a) fix where it says firewalld works with docker...
b) make firewalld play nice with docker?
maybe by adding a plugin for docker that would allow to move on the DOCKER-USER chain?

CentOS 7 minimal-install;
Docker version 18.09.2, build 6247962
@erig0

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commented Feb 19, 2019

Applications and libraries which support firewalld as a firewall management tool include

IIRC, in the case of docker this means docker will see that firewalld is in use and add it's rules through firewalld's direct interface. It's not full support, but it is some support.

maybe by adding a plugin for docker that would allow to move on the DOCKER-USER chain?

This can be done already.

# firewall-cmd --permanent --direct --add-chain ipv4 filter DOCKER-USER
# firewall-cmd --permanent --direct --add-rule ipv4 filter DOCKER-USER <priority> ...

I'm not sure what you're looking for. "play nice with docker" is a very vague request - especially as some level of "playing" already exists.

@erig0 erig0 added the needinfo label Feb 19, 2019

@jackhill

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commented Apr 25, 2019

I'm not sure what @maverick85 means by "play nice with docker", but for me that means that traffic to the ports that are published by docker are subject to the same filtering rules as if a service was running on a port without the docker isolation.

For example, suppose I only enable the https service in firewalld for the work zone. If I run a "native" webserver on 443, connections not associated with the work zone would be denied. However, as it stands now, if I run a webserver in docker, with -p 443:8443 to set up the port forwarding, any connection will be allowed. What I would like to happen is that only connection that would have been associated with the work zone be allowed.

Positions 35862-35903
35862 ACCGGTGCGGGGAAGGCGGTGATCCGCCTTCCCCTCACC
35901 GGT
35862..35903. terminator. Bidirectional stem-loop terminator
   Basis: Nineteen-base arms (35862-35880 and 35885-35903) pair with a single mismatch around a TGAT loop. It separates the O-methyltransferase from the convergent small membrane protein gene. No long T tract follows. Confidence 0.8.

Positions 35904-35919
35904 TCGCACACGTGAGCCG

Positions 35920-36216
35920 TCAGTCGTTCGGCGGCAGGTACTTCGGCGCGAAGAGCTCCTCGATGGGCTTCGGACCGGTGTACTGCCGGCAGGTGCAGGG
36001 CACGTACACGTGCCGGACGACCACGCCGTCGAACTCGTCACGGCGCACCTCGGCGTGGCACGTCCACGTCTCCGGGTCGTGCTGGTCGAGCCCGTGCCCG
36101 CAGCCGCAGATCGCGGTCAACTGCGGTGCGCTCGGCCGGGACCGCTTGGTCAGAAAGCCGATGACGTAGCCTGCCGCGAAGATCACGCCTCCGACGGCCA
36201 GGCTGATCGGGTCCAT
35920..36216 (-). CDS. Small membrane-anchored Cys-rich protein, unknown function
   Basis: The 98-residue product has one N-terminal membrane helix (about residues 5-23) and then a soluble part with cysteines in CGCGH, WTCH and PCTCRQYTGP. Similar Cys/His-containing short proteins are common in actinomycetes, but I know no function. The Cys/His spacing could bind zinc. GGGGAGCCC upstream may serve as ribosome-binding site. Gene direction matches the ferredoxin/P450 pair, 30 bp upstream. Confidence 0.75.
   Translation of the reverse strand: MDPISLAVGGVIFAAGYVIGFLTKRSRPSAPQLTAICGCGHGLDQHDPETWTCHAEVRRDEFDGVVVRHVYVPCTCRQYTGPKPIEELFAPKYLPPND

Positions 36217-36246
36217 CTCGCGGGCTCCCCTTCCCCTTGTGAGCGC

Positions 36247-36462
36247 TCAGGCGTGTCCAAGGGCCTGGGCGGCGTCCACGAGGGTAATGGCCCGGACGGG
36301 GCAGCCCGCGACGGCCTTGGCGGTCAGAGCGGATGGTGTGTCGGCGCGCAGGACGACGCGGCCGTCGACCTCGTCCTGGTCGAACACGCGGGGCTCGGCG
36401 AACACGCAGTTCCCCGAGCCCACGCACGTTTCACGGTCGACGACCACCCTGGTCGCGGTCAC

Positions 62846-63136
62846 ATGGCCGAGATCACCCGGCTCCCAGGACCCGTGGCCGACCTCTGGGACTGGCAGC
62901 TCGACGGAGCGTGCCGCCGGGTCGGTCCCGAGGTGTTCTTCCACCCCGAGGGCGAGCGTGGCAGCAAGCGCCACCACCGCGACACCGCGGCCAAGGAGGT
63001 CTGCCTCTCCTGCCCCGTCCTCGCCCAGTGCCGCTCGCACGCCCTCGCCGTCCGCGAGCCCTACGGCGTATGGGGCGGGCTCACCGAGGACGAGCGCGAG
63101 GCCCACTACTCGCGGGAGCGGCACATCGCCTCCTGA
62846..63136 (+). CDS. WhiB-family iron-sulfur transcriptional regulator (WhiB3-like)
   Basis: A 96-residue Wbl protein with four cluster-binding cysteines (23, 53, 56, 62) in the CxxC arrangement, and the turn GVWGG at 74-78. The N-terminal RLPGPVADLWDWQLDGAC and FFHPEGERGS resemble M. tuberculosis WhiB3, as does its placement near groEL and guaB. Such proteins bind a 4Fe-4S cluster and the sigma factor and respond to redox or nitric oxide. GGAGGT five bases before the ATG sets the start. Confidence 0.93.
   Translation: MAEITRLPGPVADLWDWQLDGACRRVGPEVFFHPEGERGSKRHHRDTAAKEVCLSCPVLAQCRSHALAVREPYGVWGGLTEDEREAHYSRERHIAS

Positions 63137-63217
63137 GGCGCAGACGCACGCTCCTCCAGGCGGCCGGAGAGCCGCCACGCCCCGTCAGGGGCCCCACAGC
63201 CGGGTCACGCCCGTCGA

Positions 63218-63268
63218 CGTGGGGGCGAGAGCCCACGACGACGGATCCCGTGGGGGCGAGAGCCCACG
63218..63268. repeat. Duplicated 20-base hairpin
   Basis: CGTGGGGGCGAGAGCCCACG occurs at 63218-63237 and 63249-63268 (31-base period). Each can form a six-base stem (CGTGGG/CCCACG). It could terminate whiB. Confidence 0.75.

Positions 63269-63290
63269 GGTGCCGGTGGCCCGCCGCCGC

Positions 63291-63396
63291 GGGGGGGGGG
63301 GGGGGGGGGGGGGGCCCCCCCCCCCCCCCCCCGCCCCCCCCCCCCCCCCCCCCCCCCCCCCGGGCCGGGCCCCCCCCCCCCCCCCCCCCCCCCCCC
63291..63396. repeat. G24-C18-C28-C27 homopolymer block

From @erig0's comment and others on the Internet, it seems there is a work-around by setting up rules in the DOCKER-USER chain, but a major downside to me, is that firewalld's concept of zones is not available in the DOCKER-USER chain.

@zyv

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commented Apr 29, 2019

I've just stumbled upon this problem and second the comments of @jackhill and @maverick85.

On a freshly installed CentOS 7 system with firewalld and docker from system repositories, and my expectation is that the firewall rules from the public zone which are locked down by default have exactly the same effect on ports opened and forwarded from Docker containers, but with great (and unpleasant) surprise I have found out that my Jenkins instance running inside a Docker container is public instead, and now I know why.

Is there a cleaner way to solve this problem with making zone settings apply to Docker or the only way is to hack around with DOCKER-USER chain? Can one implement something suitable with Ansible firewalld module, or one is bound to firewalld CLI commands?